in this situation naive. street fights are never fair fights, you are not fighting in a ring, a controlled environment, where a hand or someone would come out of no where and save you.

    the bully did not let up, he took it too far and the guy was afraid of him.


    do you feel that its okay to live in constant terror under someone? constantly be harassed. have you ever had someone exert so much force on you and been outnumbered and you can feel the lack of concern behind the impact their fist makes in your face? its easy to empathize.

    cops are great only for after the fact and even than there is always some slap on the wrist, little community service. i can see where there are issues with the stand your ground law, the zimmerman case. in this situation, i dont think the kid should be penalized for defending himself and having to continue to endure a miserable existence. do you?
    Yet another slippery slope. How much misery should one have to endure until it is alright to end the life of the personal terrorist? How do we quantify it? Should employees be allowed to murder their shitty bosses?

    The crux of the issue is that the bully ended up dying. Had he not died, it would have been an entirely different matter due to the unfortunate situation that Saavedra was put in, in terms of strength and numbers. But the case is transformed both morally and legally once Saavedra terminates the bully's life; for while are quite a few things that can justify the use of a knife, there is only one thing - in this situation - that can justify the taking of another person's life: If you believe your life is in imminent danger. I keep repeating this, but you people are constantly making up crazy justifications for murder/manslaughter.

    I was asked by @Tyrinth to prove that Saavedra wasn't fearing for his life. Of course Tyrinth knows that I cannot do this, and thinks that this somehow devalues what I'm saying. But all any of us can do is to take a look at the situation, put ourselves into Saavedra's position and figure out whether or not he had reason to fear for his life; I do not think so.

  5. #135
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    Quote Originally Posted by Tyrinth View Post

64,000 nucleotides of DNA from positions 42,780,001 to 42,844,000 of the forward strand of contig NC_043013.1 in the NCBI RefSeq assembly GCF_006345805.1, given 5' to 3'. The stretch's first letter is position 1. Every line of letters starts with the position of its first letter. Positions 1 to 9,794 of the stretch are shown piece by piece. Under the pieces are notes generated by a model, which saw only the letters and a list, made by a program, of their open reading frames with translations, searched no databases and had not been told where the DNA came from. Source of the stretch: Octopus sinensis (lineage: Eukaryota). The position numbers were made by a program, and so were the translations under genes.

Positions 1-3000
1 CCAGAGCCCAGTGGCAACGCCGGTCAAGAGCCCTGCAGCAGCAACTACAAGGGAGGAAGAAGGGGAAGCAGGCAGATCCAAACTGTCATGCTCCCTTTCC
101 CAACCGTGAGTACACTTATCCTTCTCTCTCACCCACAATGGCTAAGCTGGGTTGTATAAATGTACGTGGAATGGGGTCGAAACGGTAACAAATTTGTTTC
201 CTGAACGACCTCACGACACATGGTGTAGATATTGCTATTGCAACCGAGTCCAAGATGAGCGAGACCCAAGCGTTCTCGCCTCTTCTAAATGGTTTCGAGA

I agree with that. I just can't agree with your arguement that he had to be in some amazingly clear state of mind to be able to use a knife effectively. It's a simple tool which can be wielded easily by anyone who isn't scared of the blade in pretty much any state of mind.
    What I'm trying to point at is that if he had extensive use then it would be an impulsive reaction to use the knife. It would be like punching another using your fist. It's apart of you, as you put it.

    However, if he has not had extensive use then it is a foreign object. There's a much more deliberate state of mind when employing the weapon...a much more logical state of mind.

  6. #136
    Senior Member BlueGray's Avatar
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    Quote Originally Posted by Swivelinglight View Post
    What I'm trying to point at is that if he had extensive use then it would be an impulsive reaction to use the knife. It would be like punching another using your fist. It's apart of you, as you put it.

    However, if he has not had extensive use then it is a foreign object. There's a much more deliberate state of mind when employing the weapon...a much more logical state of mind.
    People use knives to eat. Children often swing around sticks and toy weapons. Utilizing a knife in your hand as a weapon is not a terribly foreign idea. We have no evidence that he utilized it in an efficient manner that required clear thought. Explain why using a weapon requires clarity of thought.